As Kevin Acee so eloquently wrote in today’s edition of the Union-Tribune, Chargers left guard Kris Dielman is a nasty, ferocious player who sincerely loves the game of football. He hits. HARD. He has a foul mouth and fire in his eyes when he takes the field. He won’t let the team’s equipment managers touch up his helmet between games because he likes to show off the scuff marks from collisions.
And he is one of the nicest players I’ve ever met.
Now he is retiring, forced to trade in football for a future with his family after suffering a concussion in October while playing against the New York Jets. The concussion was later followed by a seizure, then by a spot on the Injured Reserve list before arriving here, to retirement, after consulting with many doctors about how much more his body — more appropriately, his brain — can take.
Kris is a deceiving man. The guy looks like someone who would kill your cat — and if your cat ran across the football field during a game, he probably would — but off the field, he is kind, funny and the sort of person who would give you the shirt off his back if you needed it or fix your tire if it was flat. Kris and I didn’t talk much my first year on the beat (like most of the offensive line, he’s not really a “video” guy) but over the last few years, we chatted about everything from our love of East County dive bars to NASCAR to his desire for privacy to his father, who served in the Army.
But what I liked MOST about Kris was his honesty and sincerity.
Here’s the thing — When I ask an athlete to be part of a video story or interview, they usually respond in one of four ways:
- They say “Yes” and they follow through;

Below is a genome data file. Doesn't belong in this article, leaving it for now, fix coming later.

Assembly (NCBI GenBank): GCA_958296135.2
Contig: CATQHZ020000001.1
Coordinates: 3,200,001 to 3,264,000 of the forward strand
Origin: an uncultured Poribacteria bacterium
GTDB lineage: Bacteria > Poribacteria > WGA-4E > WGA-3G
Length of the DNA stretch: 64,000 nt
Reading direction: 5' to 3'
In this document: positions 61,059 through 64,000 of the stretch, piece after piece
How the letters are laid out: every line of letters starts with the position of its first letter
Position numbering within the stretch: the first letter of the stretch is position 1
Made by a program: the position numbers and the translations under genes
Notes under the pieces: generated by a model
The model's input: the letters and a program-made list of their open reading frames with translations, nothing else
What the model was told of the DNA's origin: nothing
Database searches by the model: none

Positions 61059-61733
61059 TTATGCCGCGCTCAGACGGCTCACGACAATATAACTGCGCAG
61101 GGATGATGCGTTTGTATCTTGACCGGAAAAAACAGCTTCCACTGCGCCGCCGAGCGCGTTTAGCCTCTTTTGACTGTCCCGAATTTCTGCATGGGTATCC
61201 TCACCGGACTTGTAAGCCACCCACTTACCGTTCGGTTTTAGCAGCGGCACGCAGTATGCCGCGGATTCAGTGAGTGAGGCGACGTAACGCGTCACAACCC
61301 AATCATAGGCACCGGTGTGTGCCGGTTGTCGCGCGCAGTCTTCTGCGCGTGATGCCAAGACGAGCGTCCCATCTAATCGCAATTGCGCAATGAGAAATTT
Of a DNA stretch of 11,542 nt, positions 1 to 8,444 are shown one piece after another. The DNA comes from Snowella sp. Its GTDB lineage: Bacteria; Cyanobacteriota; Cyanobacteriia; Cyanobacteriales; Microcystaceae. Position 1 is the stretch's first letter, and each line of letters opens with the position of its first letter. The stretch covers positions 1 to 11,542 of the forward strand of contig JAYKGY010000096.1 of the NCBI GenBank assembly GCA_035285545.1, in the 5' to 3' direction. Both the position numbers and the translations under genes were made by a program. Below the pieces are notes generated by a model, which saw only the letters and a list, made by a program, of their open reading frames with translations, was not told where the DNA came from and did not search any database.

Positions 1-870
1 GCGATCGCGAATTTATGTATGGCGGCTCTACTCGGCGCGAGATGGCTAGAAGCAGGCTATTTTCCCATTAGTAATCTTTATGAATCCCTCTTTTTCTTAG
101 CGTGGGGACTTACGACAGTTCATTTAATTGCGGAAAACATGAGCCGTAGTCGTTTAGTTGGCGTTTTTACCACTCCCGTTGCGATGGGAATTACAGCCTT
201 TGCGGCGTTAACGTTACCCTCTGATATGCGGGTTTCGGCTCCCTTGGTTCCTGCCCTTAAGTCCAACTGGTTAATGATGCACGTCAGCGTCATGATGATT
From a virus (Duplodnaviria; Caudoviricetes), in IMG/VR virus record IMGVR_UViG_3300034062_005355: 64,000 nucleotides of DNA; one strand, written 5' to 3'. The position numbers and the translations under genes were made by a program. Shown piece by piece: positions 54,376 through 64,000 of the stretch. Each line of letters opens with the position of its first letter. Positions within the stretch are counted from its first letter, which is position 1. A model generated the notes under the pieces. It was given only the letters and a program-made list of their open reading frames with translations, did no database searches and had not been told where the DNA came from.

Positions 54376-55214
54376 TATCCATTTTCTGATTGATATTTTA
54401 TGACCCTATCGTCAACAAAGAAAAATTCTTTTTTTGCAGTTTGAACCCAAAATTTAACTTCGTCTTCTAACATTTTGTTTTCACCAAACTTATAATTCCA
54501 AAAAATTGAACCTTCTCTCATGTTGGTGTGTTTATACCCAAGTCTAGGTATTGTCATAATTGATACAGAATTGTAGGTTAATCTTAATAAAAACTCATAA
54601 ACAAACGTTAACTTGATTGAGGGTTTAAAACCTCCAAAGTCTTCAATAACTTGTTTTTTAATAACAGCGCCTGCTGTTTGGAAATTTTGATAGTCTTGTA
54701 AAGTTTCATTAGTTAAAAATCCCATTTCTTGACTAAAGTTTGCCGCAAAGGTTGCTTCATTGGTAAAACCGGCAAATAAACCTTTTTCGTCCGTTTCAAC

- They say “Yes” but they mean “No” and spend the rest of the season trying to hide from you and/or barely talk to you;
- They say “No” and spend the rest of the season trying to hide from you and/or barely talk to you so you don’t ask for more stuff;
- They say “No” and still treat you like you are human. They OWN the “No” but respect that you’re doing your job.
The first and last category are the most rare, but that’s where Kris fits, as does his buddy Nick Hardwick. Kris and Nick would turn me down 9 out of 10 times, but they would always own it. They would look me in the eye and say they aren’t up to doing an interview today, or give a simple: “No thank you, Annie … but how are you?” and the next day, they would treat me exactly the same as they did the day before — with respect. They never wavered. Don’t misunderstand me: Both say “Yes” to plenty of interviews and media requests (mine included), but it’s just that they say “No” with grace. Neither plays any games with the media. What you see is what you get. Kris could turn me down for an interview Monday, but Tuesday he and I would shoot the breeze and there would be no hard feelings, ever. I always knew I could go to him with a question and he would give me unbridled honesty.
Gonna miss that guy. Actually, in honor of Kris and his ability to drop more F-bombs in one sentence than humanely possible:
Gonna miss that f**king guy.
The NFL Combine is madness. It is not for the weary.
As media, you basically get there early with a hundred other media peeps, fight for a spot with a decent outlet for your laptop, get some coffee, complain about something or other, then laugh about how times have changed. Then it’s a whole day of hustle, baby.
Because the NFL doesn’t provide media with times or podiums for the player pressers, it’s a lot of scrambling. A player comes into the media room and all the reporters and TV people crowd around, frantically fighting for space for their tripod or proximity to ask a question. Then another player comes in at another podium, and everyone scrambles to get over to him.
Then there might be two hours when you do NOTHING.
And then another five when you don’t sit down.
Rinse and repeat, rinse and repeat.
At the Combine, you have to cut your losses. You’re not going to get everyone. There will undoubtedly be two or three players talking to media at same time, and you’re gonna have to pick one. There will definitely be other media trying to sneak a player away from you to do an interview before the NFL Security People whisk him away. It’s a dog-eat-dog world around here.